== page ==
We went to boot making as I had wanted to learn to make shoes for ever, especially as my Mum’s family were all in the shoe trade. The fact that my cousin (the son of my mum’s brother) gave me lasts from the factory makes me feel very connected to my personal history. With a father in textiles and a grandpa in shoes is it any surprise that I have the passions that I have?
I researched shoe courses but they are rather expensive and intensive – as Mary Funt mentioned they are aimed more towards the semi-professional. I would very much like to have another go one day. But for now I have other considerations. I want an evening course – our weekends are for relaxation in the country. Nick is happy to come with me, and is leaving the choice to me this time (obviously this is my opportunity to select ballet!).
Here are our thoughts to date.
- Upholstery. My Mum suggested this. She did upholstery herself repairing and improving chairs. She made tapestry seat covers and they are rather nice items. I will get some photographs over Christmas. We are tempted, mainly because we have a nice old leather chair that has been wrecked by naughty little kids jumping on it. We would enjoy restoring it and recovering it. Also as Nick’s carpentry will soon move away from cupboards into furniture I thought it might marry up well.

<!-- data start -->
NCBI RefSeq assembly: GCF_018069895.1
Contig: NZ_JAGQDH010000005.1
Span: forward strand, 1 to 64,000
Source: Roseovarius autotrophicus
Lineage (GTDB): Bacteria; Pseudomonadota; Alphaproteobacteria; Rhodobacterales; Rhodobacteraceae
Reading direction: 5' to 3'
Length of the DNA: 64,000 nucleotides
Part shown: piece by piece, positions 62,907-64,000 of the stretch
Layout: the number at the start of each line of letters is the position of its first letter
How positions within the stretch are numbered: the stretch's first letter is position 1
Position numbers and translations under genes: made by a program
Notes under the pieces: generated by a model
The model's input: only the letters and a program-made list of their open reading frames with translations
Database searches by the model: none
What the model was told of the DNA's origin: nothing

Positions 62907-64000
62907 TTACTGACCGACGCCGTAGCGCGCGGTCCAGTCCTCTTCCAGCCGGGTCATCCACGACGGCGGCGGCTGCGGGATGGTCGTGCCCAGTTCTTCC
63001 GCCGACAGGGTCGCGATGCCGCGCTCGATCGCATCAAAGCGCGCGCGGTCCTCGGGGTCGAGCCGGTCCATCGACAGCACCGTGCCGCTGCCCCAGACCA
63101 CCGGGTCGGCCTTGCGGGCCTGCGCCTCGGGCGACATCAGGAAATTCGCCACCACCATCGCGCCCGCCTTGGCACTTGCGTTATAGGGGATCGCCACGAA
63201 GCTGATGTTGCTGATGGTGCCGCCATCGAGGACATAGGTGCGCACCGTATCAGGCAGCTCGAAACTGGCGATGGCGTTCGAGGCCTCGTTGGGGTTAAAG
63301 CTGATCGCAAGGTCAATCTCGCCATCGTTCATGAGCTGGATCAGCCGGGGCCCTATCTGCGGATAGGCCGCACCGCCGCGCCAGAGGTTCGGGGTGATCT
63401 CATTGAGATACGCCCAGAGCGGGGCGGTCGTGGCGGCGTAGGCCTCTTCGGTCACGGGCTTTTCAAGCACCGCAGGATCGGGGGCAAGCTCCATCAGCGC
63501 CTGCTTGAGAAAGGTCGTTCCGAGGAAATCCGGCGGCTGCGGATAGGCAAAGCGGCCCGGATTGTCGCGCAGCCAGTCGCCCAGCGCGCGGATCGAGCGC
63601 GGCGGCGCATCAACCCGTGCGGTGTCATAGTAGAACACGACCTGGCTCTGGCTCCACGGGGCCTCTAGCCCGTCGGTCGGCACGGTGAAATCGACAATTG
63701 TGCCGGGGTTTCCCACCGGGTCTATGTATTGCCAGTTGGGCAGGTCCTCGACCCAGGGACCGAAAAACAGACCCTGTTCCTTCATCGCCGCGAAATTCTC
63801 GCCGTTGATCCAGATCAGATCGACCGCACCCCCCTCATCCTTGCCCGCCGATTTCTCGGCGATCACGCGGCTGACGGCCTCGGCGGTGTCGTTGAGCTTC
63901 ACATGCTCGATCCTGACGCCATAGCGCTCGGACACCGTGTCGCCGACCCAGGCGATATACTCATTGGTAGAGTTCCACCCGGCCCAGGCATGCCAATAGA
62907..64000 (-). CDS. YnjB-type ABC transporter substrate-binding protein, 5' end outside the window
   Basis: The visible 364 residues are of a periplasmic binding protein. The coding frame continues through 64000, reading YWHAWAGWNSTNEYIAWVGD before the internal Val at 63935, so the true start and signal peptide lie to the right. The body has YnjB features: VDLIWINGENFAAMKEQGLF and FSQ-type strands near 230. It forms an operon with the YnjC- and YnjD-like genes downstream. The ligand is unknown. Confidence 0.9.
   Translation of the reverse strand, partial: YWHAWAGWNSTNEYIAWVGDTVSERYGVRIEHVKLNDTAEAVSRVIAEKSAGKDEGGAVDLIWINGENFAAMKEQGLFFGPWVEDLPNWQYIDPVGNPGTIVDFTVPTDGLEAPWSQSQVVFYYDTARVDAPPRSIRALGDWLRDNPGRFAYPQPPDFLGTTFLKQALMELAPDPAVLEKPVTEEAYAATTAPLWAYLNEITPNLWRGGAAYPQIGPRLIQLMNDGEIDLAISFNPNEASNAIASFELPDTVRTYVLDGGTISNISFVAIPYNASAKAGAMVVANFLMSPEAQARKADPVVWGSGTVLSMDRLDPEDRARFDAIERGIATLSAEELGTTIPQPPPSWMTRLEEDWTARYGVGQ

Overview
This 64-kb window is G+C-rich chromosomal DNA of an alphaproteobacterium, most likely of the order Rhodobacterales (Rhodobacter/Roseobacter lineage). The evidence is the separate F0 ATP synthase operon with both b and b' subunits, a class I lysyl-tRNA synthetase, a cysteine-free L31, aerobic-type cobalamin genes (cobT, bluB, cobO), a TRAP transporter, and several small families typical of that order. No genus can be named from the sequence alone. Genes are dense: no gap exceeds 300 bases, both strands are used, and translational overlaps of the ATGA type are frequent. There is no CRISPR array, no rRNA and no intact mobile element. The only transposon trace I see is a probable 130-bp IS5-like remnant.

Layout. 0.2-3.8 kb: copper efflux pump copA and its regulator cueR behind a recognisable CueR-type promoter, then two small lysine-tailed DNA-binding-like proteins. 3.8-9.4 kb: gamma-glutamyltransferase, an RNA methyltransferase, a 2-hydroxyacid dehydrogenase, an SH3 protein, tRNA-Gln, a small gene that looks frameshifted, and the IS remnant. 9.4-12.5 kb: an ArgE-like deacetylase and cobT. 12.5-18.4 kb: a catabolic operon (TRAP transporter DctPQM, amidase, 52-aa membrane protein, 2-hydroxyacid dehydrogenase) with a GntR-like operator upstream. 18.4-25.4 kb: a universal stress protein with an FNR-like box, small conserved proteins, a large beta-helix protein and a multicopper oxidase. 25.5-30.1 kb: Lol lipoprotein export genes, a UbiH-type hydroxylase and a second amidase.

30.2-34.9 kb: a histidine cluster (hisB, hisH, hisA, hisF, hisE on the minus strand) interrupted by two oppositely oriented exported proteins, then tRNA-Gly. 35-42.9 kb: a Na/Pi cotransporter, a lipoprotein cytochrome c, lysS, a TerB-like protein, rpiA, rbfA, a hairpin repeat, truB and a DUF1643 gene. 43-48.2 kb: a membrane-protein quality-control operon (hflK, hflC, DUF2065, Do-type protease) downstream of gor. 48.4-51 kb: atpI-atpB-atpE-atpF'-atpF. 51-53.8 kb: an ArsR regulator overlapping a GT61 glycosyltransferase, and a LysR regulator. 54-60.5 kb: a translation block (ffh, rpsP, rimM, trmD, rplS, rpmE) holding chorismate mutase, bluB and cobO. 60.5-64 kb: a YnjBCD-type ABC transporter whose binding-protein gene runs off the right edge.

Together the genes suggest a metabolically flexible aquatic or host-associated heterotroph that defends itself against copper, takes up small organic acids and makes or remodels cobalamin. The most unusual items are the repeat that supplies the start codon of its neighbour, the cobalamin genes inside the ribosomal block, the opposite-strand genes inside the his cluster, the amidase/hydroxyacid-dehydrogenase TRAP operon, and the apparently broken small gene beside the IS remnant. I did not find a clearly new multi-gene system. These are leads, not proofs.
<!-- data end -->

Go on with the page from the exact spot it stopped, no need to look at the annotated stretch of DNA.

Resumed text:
- Pottery – we have both had a go at this before at school or adult ed classes. It is such a lovely primal thing, sticking your hands in clay and creating plates, cups, jars and vases. We might be able to create a collection together with a theme for the country house. Nick wants to make big things, and I want to make small, delicate things.
- Spinning. I see pictures and videos of this and I am very keen to learn. Obviously now I can knit this is a way to get the raw material for my craft. But also, in the Cotswolds, we are surrounded by sheep and local sheeps wool is widely available, straight off their backs.
- Weaving – related to spinning and sheep and wool. This was always an option at my school but I thought it was far too slow. But inspired by my friend Bridget Cass, who has a loom at home, I would love to do this one day.
- Textiles. I have done a few printing, painting and dying courses, and I really love making textiles. I can’t get enough of this.
Plenty to be getting on with.
But at the weekend we decided on photography. With a proper camera rather than a phone. I feel I owe it to you, my kind readers. I expect you are equally dissatisfied with many of the pictures I put on the blog and some of my learning will be in taking pictures of myself that are not bathroom “selfies”. I want to learn what all the knobs on cameras do and I want to know the basics of editing.